“Each post can be representative of a different type,” I reassured blog content writers in Wednesday’s Say It For You blog post, referring to Paul Gillin’s Secrets of Social Media Marketing in which the author outlines six or seven different categories of blogs.
One of Gillin’s categories is the topical blog. (In keeping with the advice I typically offer corporate blogging training session attendees, I kept Wednesday’s blog post to fewer than 350 words, and saved the elaboration for today.)
“It’s a wonder more companies don’t do it,” Gillin remarks about topical blogs, which he defines as one that “connects with customers about topics that are mutually interesting.” The purpose of a topical blog, he says is to “offer practical information that helps readers be more successful and productive, thereby associating the sponsor with that expertise.”
Two examples Gillin cites are Extended Stay Hotels’ Road Warrior Tips, which offers advice for frequent business travelers, and Clutter Control Freak by organizational accessories retailer Stacks and Stacks.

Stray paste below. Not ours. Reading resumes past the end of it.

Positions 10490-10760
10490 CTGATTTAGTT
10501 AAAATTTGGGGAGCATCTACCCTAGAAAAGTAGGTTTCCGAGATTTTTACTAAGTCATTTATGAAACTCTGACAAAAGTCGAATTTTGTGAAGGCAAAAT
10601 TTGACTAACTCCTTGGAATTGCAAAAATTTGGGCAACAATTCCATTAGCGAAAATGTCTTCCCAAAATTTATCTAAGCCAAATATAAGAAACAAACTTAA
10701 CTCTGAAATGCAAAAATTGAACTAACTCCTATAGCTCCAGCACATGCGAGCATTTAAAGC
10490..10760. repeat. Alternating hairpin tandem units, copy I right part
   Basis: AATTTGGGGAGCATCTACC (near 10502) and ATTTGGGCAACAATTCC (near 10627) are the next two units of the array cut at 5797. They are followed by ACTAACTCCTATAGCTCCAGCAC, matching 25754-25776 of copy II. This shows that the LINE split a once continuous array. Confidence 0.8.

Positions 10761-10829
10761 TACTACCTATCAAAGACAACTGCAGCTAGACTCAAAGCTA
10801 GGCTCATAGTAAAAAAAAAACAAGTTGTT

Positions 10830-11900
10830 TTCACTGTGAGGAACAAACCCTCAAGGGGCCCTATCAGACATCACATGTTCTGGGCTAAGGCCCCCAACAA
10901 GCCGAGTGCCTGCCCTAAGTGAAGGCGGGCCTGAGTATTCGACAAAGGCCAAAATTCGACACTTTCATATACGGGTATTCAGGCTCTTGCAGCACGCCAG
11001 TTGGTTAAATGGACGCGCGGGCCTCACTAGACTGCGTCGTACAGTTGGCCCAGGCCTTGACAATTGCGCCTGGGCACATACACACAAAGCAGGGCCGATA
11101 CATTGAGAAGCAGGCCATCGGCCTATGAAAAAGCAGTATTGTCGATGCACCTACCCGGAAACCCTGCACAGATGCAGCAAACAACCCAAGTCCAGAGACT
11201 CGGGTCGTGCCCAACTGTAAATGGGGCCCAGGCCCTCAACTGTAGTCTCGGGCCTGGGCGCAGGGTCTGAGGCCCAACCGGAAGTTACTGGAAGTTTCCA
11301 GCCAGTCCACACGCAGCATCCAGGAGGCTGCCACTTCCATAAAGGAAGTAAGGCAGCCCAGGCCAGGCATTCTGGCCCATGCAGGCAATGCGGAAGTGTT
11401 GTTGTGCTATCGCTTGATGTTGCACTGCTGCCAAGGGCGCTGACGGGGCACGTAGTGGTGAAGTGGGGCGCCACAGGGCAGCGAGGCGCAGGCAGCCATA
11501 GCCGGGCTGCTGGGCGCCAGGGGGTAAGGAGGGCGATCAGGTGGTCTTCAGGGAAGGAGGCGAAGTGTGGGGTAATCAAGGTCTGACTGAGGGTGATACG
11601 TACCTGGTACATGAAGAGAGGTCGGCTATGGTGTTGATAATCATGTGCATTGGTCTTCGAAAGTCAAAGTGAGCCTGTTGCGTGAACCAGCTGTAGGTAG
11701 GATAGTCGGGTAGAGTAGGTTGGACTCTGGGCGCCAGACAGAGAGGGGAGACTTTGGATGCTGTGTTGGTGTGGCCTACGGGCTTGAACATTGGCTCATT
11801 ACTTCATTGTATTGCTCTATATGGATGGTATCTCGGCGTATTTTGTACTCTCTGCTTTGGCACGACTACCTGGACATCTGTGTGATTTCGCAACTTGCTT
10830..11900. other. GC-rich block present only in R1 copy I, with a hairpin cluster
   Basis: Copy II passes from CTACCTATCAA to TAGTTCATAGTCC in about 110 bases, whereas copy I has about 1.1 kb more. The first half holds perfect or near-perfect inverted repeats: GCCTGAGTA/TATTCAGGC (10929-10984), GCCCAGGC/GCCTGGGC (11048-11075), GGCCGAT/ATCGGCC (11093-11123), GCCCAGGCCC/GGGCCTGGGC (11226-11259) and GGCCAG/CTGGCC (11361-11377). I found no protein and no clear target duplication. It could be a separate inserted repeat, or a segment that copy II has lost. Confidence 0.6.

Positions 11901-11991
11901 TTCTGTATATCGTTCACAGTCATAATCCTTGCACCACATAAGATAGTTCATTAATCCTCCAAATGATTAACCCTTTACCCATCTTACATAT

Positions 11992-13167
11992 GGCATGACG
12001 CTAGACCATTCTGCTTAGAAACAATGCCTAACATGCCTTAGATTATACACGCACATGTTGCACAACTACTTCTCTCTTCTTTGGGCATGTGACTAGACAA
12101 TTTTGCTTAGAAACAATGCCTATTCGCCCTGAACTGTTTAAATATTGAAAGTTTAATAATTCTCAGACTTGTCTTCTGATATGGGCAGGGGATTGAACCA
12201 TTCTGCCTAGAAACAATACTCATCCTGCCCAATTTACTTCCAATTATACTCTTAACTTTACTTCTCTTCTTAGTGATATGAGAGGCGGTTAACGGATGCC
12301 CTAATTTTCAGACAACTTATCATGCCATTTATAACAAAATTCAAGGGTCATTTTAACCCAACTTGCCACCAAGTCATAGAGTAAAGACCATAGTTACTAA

Serving as a “go-to” source for online readers can be a winning strategy for business owners, showcasing the blog content writer’s own expertise while offering useful, actionable, information to readers. Is this disingenuous? Not really. As I explain when comparing blog posts to advertorials, when people go online to search for information about a product or service, they’re aware of the fact that the providers of the information are out to capture business.
But, if the information is relevant, helpful and useful, and if there’s no hint of a hard-sell, most readers are perfectly OK with the concept that the company offering them information would be happy to have them as customers. Most readers also understand they remain in control. The choice is theirs to click through to the shopping cart or sign-up page – or click away!
So, go ahead, be helpful in your business blog!